The polar pelagic environment is characterized by extreme seasonal changes in environmental factors such as day length, light intensity, sea ice extent and food availability. Biological timing of its residents that guarantees regulation of physiology and behaviour in reaction to annual fluctuations of biologically significant factors is thus of particular advantage. Not surprisingly, polar pelagic organisms have evolved endogenous rhythmic physiological and behavioral functions which are synchronized with these cyclic changes [e.g.3-5]. The mechanisms, however, leading to these rhythms are far from clear.
Moreover, the polar and sub-polar latitudes, comprising the fastest warming regions on the planet with profound impacts on the marine environment e.g. sea ice decline, temperature rise and ocean acidification [6-8]. Future predictions based on climate models foresee no end of amplified warming at the poles, suggesting ecosystem shifts and reorganizations in the pelagic environment with profound consequences for trophic interactions and biogeochemical cycles.
To predict effects on ecosystems at species and community levels, it is therefore of paramount importance to understand the basic principles of how the life cycle of key species, which in turn have a large impact on the environment, is synchronized with their seasonal environment. In this respect it is of fundamental scientific interest to understand the molecular basis of biological rhythms and clocks in polar pelagic organisms that have a central importance in polar pelagic food webs and to evaluate how these rhythms and their molecular mechanisms will be affected by climate induced environmental changes. A question of central importance is if these organisms can adapt fast enough to keep up with their changing environment. Endogenous clocks of land- based species are protected from changes in temperature, nutrition and pH, within physiologically permissible limits. The range of conditions in which the clocks are operating in polar marine organisms is not understood. It is also not known which physiological and behavioral consequences might emerge when the daily and seasonal timing systems of polar organisms exceed their normal limits. The ongoing environmental alterations might desynchronize previously matched interactions between the endogenous seasonal rhythms of key species (e.g. metabolic regulation, sexual maturation, and lipid accumulation) and their environment (e.g. seasonal sea ice dynamic, spring diatom blooms) which have evolved over millions of years.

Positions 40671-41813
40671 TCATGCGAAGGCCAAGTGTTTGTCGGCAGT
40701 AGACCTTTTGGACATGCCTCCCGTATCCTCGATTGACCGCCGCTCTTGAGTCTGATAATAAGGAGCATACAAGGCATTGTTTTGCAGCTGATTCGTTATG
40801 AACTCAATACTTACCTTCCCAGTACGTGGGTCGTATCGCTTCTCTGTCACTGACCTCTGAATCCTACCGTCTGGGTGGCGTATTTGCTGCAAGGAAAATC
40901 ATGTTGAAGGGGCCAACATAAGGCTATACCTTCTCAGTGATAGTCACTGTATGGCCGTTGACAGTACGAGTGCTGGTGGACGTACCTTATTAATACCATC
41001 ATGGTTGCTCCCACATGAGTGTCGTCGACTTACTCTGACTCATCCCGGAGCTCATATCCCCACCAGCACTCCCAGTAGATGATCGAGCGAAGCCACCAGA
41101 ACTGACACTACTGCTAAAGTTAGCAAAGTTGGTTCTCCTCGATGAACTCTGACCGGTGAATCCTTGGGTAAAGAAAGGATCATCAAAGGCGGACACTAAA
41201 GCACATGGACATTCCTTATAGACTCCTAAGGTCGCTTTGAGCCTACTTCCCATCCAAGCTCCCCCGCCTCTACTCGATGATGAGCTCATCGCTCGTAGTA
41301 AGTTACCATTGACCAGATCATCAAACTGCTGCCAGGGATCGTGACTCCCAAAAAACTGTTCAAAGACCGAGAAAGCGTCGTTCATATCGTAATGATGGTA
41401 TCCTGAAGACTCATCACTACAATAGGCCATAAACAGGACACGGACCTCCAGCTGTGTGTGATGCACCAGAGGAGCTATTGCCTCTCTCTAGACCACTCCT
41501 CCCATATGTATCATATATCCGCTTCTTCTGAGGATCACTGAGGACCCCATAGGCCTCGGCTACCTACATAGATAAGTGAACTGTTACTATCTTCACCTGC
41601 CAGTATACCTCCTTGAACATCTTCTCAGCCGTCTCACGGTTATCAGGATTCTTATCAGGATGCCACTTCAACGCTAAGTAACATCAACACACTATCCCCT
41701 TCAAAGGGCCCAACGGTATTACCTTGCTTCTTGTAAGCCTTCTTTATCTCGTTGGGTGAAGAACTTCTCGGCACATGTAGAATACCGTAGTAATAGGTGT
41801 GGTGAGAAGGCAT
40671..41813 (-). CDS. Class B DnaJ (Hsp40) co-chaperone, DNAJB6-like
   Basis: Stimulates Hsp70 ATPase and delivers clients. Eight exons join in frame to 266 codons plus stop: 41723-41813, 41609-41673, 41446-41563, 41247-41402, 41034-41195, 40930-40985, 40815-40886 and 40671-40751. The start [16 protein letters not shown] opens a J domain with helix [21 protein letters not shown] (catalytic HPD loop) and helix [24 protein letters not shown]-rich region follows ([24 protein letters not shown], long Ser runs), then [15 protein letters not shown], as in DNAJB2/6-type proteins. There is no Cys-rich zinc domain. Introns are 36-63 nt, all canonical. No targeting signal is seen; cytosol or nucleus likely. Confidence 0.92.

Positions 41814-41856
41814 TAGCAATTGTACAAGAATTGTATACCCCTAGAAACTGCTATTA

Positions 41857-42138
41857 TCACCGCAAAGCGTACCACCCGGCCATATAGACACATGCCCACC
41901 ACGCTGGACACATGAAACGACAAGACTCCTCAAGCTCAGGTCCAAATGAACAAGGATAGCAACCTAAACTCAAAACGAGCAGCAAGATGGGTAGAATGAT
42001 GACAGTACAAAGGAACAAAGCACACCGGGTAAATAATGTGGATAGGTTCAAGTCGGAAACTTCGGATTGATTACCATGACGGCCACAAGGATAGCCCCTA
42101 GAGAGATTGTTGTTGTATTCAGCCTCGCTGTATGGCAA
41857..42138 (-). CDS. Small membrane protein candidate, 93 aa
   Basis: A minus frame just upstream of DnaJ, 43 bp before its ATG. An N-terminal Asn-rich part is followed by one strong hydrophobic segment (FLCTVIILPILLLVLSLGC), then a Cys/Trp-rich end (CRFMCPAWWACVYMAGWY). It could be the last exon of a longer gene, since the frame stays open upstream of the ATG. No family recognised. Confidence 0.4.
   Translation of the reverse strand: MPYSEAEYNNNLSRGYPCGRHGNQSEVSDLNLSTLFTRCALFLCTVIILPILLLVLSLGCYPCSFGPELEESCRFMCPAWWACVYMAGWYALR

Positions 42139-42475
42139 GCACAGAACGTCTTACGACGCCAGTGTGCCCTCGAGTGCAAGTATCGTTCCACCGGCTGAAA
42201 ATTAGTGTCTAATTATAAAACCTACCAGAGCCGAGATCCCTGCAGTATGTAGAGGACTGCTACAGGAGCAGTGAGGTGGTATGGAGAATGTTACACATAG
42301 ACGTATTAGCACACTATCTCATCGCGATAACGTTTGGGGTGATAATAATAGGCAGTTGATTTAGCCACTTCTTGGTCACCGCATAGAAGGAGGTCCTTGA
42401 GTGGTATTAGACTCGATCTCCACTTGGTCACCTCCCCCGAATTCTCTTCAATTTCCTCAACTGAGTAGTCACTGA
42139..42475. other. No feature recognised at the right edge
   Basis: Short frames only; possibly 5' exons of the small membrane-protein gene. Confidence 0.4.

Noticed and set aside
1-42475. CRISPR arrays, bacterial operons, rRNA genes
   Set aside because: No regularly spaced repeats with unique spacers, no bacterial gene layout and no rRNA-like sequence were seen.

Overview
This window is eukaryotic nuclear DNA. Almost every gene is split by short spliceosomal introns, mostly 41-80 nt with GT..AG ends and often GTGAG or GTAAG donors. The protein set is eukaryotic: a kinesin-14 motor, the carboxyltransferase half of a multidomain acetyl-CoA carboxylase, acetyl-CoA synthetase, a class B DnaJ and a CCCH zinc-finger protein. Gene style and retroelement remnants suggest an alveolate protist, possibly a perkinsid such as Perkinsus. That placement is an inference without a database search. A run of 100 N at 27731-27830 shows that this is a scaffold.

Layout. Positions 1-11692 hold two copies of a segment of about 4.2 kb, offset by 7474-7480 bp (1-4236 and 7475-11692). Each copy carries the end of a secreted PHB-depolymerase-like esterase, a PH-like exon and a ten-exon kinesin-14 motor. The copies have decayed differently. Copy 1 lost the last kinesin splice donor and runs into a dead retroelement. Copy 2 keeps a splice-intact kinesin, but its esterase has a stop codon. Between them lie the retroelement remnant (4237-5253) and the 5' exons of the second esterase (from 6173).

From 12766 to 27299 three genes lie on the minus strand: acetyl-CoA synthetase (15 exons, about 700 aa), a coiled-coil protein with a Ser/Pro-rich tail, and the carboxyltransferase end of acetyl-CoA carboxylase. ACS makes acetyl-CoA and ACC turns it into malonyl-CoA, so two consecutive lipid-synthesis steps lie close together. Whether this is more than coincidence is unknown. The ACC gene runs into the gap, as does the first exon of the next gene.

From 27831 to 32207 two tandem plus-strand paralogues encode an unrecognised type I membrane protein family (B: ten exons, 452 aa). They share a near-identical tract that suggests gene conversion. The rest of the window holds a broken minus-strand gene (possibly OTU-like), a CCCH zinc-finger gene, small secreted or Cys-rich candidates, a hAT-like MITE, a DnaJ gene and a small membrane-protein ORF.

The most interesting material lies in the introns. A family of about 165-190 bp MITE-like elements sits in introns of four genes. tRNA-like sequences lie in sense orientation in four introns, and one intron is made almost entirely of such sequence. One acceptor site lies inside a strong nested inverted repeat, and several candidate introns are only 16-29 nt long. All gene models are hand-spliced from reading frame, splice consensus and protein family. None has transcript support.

Understanding the fundamentals and consequences of biological timing of key polar pelagic organisms under current and likely future conditions is crucial for allowing predictions of the consequences of future environmental changes on the biodiversity and productivity of Polar Regions. This is of global importance as the polar oceans are highly productive and hold a significant proportion of the world’s marine biomass.